Regarding [#PetName], here is some information about Corneal Ulcer
The cornea is the outermost transparent portion of the eye. It is made up of several (4) separate layers. The outermost layer of cells is called epithelium. The loss of these outermost cells results in an area of ulceration (corneal ulcer).
The cornea protects the eye from bacteria. Corneal ulcers left untreated can lead to blindness or loss of the eye.
Causes:Corneal ulcers are usually caused by direct mechanical injury to the corneal surface. This can happen from sand, debris, plant material (grass or foxtail awns), thorns and scratches from other animals or objects.
Defects in the eyelids from eyelashes pointing inward against the cornea, or irritation from lack of tear production (dry eye) can cause ulcers.
Certain types of Herpes Viruses can cause corneal ulcers in affected cats.
Breeds with short snouts and bulging eyes (Boxers, Pugs, Pekinese etc.) are more prone to corneal injury. Boxers in particular are prone to a type of recurring ulcer known as indolent ulcer.
Indolent ulcers have a lip of damaged tissue around the periphery that slow or prevent the migration of healthy cells to repair the ulcer.
Pets with corneal ulcers usually show the following symptoms:
Diagnosis is achieved by staining the eye with a mild dye called fluorescein. This will outline the size and perimeter of the ulcer and give an indication of how deep into the corneal layers it extends. Numbing the eye with a topical anesthetic may be necessary to encourage the pet to relax the eyelids for inspection of the cornea.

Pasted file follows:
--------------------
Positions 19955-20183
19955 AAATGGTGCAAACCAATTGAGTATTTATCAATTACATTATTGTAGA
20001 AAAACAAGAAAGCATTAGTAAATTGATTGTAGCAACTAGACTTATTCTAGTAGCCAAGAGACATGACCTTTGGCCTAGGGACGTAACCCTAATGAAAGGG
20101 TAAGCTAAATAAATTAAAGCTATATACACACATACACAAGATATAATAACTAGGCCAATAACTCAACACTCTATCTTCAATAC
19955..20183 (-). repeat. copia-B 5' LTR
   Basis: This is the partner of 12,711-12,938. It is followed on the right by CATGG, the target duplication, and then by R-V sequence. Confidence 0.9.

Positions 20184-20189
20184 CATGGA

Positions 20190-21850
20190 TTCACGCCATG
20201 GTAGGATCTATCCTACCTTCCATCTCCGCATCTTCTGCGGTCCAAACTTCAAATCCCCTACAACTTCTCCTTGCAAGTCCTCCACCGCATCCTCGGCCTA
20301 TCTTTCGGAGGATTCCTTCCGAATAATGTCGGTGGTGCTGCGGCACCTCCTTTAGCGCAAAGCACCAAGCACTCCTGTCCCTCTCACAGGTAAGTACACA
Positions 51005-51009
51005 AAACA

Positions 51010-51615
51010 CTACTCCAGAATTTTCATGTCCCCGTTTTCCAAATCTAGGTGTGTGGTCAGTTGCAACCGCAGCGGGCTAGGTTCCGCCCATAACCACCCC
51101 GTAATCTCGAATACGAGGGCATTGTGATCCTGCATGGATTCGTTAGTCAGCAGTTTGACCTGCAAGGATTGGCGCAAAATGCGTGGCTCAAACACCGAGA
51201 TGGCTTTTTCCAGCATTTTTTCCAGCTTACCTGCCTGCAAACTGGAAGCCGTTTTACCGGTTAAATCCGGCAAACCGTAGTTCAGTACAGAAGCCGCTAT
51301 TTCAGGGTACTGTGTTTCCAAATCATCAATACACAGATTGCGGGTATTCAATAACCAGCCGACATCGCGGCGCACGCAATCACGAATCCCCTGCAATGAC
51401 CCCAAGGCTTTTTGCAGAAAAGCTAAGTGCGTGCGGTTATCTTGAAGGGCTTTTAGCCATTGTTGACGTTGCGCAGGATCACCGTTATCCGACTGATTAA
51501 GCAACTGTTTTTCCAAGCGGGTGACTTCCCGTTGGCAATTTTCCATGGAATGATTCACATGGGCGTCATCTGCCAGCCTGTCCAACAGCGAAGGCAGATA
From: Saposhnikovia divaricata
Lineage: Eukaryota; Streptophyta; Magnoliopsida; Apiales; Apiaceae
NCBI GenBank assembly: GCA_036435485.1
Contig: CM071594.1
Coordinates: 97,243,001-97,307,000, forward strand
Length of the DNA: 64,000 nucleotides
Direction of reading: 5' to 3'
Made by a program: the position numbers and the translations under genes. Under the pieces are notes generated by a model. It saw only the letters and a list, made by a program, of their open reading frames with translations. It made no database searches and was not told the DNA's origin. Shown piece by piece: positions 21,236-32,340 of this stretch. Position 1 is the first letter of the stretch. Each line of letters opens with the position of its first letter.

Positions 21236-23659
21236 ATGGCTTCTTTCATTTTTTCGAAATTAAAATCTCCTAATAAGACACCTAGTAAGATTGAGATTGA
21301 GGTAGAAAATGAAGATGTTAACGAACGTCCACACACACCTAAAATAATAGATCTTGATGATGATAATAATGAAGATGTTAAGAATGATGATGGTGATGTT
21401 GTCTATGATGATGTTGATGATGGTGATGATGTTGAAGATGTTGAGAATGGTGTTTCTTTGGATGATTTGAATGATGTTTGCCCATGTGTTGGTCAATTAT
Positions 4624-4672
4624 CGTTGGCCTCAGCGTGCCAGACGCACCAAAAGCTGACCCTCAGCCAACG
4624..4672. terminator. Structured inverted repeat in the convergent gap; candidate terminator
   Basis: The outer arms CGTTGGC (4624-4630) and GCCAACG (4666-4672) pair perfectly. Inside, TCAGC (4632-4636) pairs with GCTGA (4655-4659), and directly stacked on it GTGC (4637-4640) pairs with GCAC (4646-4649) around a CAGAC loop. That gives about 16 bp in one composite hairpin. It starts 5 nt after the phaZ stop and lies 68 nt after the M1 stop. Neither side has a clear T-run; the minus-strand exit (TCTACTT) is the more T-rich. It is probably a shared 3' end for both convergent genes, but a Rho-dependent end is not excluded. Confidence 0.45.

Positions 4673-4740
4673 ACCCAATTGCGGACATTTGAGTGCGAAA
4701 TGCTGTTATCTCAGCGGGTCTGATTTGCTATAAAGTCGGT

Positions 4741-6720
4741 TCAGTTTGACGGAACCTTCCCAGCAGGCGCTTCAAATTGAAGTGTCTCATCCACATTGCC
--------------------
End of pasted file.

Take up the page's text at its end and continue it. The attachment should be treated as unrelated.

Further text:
Healing occurs by the migration of new epithelial cells across the ulcerated area to replace the damaged and missing cells.
Naturally, eliminating the inciting cause is the first objective so that no further ulceration occurs. This most commonly involves removing the foreign debris from the eye and flushing with a sterile saline solution. Deep or indolent ulcers require debridement (surgical trimming) of damaged tissue or a procedure called a grid keratotomy to speed up the healing. A third eyelid flap surgery may be required to protect the eye during the healing process in the case of deep ulcers.
The second objective in treatment is the prevention of secondary infection. Oral antibiotics and antibiotic eye ointments accomplish this.
Pain, if present, can be managed with certain eye ointments (Atropine) and NSAID’s.
Warm compresses enhance blood supply and speed the rate of healing. Applying warm compresses (washcloth soaked in warm water) for 10 minutes twice daily will shorten healing time.
Superficial ulcers will heal in 5 to 7 days. Indolent and deep ulcers may take several weeks to heal.
During the healing process, you may notice blood vessels forming on the surface of the eye (neovascularization). This is initially good as the blood supply will bring nourishment and speed up the rate of repair. Once the ulcer is filled in, however, reducing the blood vessels is cosmetically important. Eye ointments with steroids are used to diminish the blood vessels. It is important not to use steroids in the eye until the ulcer is healed and no longer picking up dye when stained.
Close follow-up to monitor proper healing is especially important.